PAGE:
When my grandma fought Alzheimer's over the span of a decade it was very striking to see that the effect of a lack of hydration and the disease itself kind of overlapped. When she had a particularly bad day we used to give her a saline IV and you could immediately notice how she cleared up and regained her brain powers after each IV.
I'm not up to date on current research into that direction, but I think hydration plays a very big role in Alzeimer's symptoms on the elderly.
I know it sounds ridiculous, but once I'm rich enough I want to build an elderly care center/hospital with urine-based hydration monitoring for each participant so family members can be sure that their loved ones have a healthy water intake each and every day.
My guess is that fluids intake could be tackled to some extent by a measured drinking device. The difficulties are spillage being counted as consumption, simple and safe operation for people with lower cognitive, physical and sensory abilities, the need for hospital-level cleanliness of the device, and of course cost. I do not know why we do not have devices like this when people can die from lack of fluids.
A less obvious way technical people can help is to test the accessibility of their products. A device with a black button on a black background, or which in some other way obscures its controls and functions, is a failure in this respect. Make all the functions visible, easy to understand and easy to operate. Test websites with automated tools like https://try.powermapper.com/Demo/SortSite
I'd like to one day have a room-sized analysis unit which screens feces/urine of all attached toilets and performs various tests on it. Analysis results could be assigned to individuals based on the DNA footprint.
It could immediately tell you that your sugar intake is too high or that you should drink more water. With this kind of immediate feedback people will be able to live healthier because they can correlate food <-> result on their body.
Also we could do so many interesting studies..
1 - https://www.youtube.com/watch?v=DJklHwoYgBQ
Consumers have demonstrated that they're willing to save $5-20 a month in exchange for sending gym checkins, daily steps counts, or digital monitoring of their driving habits uploaded to their insurers.
I don't think it'll ever be mandatory but I can see a day where the "discount" for agreeing to continuous monitoring and data upload is so great that it'd be cost prohibitive for the average consumer to not be a part of it. On the personal health front I think the biggest stopper is the cost of the data collection devices. That's what's relegated it to higher end targets like diabetic monitors (for now).
I would be looking to my government to ensure such unwanted and unwelcomed intrusions into an individual's private life by private companies aren't required to achieve that. Whether that be through the nationalisation of such services or some other method. Anything else is an affront to the implied social contract which allows such private companies to profit from their activities in society.
Stupid thing is I need a 100M exit first to sponsor this kind of thing.
You're probably referring to gut bacteria, which live in your colon. It's true that a lot of research is being done towards these bacteria, and they appear to play an important role in various systems.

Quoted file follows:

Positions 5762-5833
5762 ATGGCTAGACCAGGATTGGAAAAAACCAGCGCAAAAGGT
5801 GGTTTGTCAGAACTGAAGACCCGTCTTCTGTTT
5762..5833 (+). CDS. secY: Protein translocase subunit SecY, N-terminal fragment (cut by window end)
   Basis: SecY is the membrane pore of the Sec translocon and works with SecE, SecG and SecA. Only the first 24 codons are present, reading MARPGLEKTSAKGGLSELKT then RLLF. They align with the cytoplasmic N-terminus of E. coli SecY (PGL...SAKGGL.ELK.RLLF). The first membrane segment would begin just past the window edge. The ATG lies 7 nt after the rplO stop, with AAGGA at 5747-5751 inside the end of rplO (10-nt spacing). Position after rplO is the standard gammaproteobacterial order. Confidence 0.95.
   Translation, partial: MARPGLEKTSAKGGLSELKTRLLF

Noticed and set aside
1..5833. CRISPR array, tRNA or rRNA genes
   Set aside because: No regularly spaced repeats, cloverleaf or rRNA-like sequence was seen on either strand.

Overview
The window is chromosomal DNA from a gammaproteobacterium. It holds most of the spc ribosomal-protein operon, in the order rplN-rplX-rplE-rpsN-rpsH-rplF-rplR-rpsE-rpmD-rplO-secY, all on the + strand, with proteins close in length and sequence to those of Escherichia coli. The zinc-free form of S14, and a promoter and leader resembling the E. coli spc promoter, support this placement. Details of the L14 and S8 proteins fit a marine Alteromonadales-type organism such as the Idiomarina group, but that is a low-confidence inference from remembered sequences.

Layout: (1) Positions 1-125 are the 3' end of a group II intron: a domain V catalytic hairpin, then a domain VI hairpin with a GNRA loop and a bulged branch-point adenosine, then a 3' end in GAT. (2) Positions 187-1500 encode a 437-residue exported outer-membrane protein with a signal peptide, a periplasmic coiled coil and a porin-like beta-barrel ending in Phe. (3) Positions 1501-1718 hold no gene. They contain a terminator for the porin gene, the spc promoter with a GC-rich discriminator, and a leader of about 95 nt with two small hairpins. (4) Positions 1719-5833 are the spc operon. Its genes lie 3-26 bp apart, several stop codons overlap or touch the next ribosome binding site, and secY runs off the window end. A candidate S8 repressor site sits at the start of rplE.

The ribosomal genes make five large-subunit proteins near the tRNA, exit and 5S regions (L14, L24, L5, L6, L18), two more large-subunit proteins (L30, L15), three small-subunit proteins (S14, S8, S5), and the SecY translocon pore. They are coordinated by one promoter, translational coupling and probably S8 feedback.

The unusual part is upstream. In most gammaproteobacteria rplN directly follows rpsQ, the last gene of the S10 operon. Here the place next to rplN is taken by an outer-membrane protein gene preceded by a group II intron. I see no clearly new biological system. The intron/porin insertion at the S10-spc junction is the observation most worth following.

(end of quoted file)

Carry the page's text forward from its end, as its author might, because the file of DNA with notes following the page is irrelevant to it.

However, stools are usually coated in a thin layer of mucus -- which makes them a bit shiny and serves as a lubricant. It's unlikely that enough stool interacts with the toilet bowl to get much interesting data out of it. And even if it did, it would probably be contaminated by the presence of other people's stool.
This process felt extremely invasive. I would have killed for a toilet like what you describe, and I feel as though my physical/medical treatment would have been more successful.
(Somewhat tangentially, the food given at hospitals doesn't make sense for someone who has been nutritionally deficient for years).
Such a simple solution.
There have been attempts to build a wearable hydration sensor but no one has made the technology work reliably yet. It's a big potential market if someone can find a solution.
One thing that's confusing and distressing to me is the amount of self-inflicted difficulty that the diseases seem to cause people to suffer from. If asking "What have you had to drink? Have you taken your meds? What have you eaten?" can cause them to feel so much better, what is it about aging, about the treatments, and about the disease that makes people neglect taking care of themselves?
It's usually hard to convince someone who is thirsty to not drink. Depending on who you talk to, the level of hydration that results from drinking when you're thirsty may not result in being completely well-hydrated, but that's not difficult or painful to do either - keeping a water bottle with me seems to get close enough. But it's not like you can blame the person with the disease. What's the systematic problem that causes so many elderly to suffer from dehydration?
Here's some recent research you might be interested in:
Last I heard in the US, the Federal government was still making it difficult to run clinical trials for Alzheimer's using marijuana. I think any federally funded medical trial using marijuana needs to be approved by the DEA.
A PET scan is not a biomarker. The Amyloid Beta (AB)* is the biomarker, the PET w/ tracer (such as the Pittsburg Compound Beta) are used to detected the biomarker.
It's also important to note that Amyloid Beta is only part of the problem. Neurofibrillary Tangles (NFT) are the primary biomarker of Alzheimer's Dementia, and happen inside the neurons. NFTs disable to ability for neurons to communicate with each other, and lead to the death of disabled neurons.
It is completely possible that we can't reverse AD, but can only slow it down / halt progression.
*Was it AB40 / AB42 / or a different Amyloid Beta?
I would expect this test (and therefore the hypothesis) to fail if the plaques themselves are a byproduct rather than the cause of degradation in brain function. That said, I'm surprised I haven't read much in Gates' Notes or other funding sources on potential ties to HSV1 considering all the increasingly supportive research between the two.
According to Fossel, their telomerase gene therapy reverses cognitive decline in animal models, and they're confident the same will apply to humans. Human trials begin in 2018.